Genovese MC, Kinnman N, de La Bourdonnaye G et al. Arthritis Rheum 2011;63:1793–803.
This article reported a Phase II study of atacicept in patients with rheumatoid arthritis who had failed tumor necrosis factor antagonist therapy. The efficacy, safety, and biological activity of three doses of atacicept were described.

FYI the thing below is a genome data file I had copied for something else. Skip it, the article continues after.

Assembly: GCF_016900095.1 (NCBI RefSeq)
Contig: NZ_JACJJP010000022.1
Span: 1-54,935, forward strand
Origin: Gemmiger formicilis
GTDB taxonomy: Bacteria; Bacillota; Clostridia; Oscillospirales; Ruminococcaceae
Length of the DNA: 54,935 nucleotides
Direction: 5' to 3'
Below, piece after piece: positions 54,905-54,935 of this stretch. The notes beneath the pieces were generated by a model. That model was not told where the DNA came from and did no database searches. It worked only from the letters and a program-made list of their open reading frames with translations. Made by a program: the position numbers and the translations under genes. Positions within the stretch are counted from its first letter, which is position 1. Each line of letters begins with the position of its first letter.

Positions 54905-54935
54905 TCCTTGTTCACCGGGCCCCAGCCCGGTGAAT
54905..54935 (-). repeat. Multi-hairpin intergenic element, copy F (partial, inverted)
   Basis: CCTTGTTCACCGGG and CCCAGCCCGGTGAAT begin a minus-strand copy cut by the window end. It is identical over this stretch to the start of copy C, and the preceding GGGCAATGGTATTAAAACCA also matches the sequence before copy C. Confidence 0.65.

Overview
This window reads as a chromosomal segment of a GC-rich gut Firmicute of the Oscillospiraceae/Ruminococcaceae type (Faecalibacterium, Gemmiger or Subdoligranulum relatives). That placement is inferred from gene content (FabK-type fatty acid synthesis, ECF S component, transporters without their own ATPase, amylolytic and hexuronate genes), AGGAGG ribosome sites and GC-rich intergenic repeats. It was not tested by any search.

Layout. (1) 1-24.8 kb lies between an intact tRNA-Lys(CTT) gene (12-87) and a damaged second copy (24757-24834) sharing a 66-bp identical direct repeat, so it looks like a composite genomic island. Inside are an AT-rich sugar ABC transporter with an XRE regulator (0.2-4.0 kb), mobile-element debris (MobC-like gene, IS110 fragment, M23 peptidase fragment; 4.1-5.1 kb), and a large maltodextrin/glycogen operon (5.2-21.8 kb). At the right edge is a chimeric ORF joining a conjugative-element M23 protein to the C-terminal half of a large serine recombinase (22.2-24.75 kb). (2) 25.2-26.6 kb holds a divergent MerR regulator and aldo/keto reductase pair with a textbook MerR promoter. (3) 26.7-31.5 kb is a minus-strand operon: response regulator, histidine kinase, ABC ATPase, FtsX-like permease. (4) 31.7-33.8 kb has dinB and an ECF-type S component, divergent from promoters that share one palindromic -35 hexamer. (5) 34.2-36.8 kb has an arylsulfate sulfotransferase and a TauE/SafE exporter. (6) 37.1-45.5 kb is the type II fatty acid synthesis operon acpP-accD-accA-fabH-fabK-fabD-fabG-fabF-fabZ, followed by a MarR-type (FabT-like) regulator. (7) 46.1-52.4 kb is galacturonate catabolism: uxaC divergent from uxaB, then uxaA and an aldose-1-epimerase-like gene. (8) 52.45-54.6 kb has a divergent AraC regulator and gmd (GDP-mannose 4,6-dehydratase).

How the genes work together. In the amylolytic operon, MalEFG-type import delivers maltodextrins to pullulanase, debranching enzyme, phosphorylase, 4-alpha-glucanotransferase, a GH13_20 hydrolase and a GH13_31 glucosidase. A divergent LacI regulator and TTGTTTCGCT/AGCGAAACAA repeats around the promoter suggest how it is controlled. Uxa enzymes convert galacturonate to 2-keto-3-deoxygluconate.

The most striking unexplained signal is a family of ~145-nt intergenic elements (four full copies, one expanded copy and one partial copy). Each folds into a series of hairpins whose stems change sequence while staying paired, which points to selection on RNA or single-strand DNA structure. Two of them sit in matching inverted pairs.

B cells might contribute to the pathogenesis of rheumatoid arthritis (RA), possibly via producing pro-inflammatory cytokines and presenting antigen. A proliferation-inducing ligand (APRIL) and B lymphocyte stimulator (BLyS) are important for B cell proliferation and survival. Thus, targeting these cytokines is a potential approach for new therapy. In this study, the authors describe a Phase II, double-blind, placebo-controlled study with a fusion protein of the extracellular domain of TACI (a receptor for APRIL and BAFF), and the human immunoglobulin G1 (IgG1) Fc fragment. In AUGUST I (Atacicept for Reduction of Signs and Symptoms in RA Trial), a total of 256 patients were randomized 1:1:1:1 to receive atacicept (25 mg, 75 mg, or 150 mg) or placebo twice a week for 4 weeks, then weekly for 21 weeks, followed by a 13-week treatment-free period. The efficacy endpoint was defined at week 26 by C-reactive protein (CRP) level, based on American College of Rheumatology criteria (ACR20-CRP).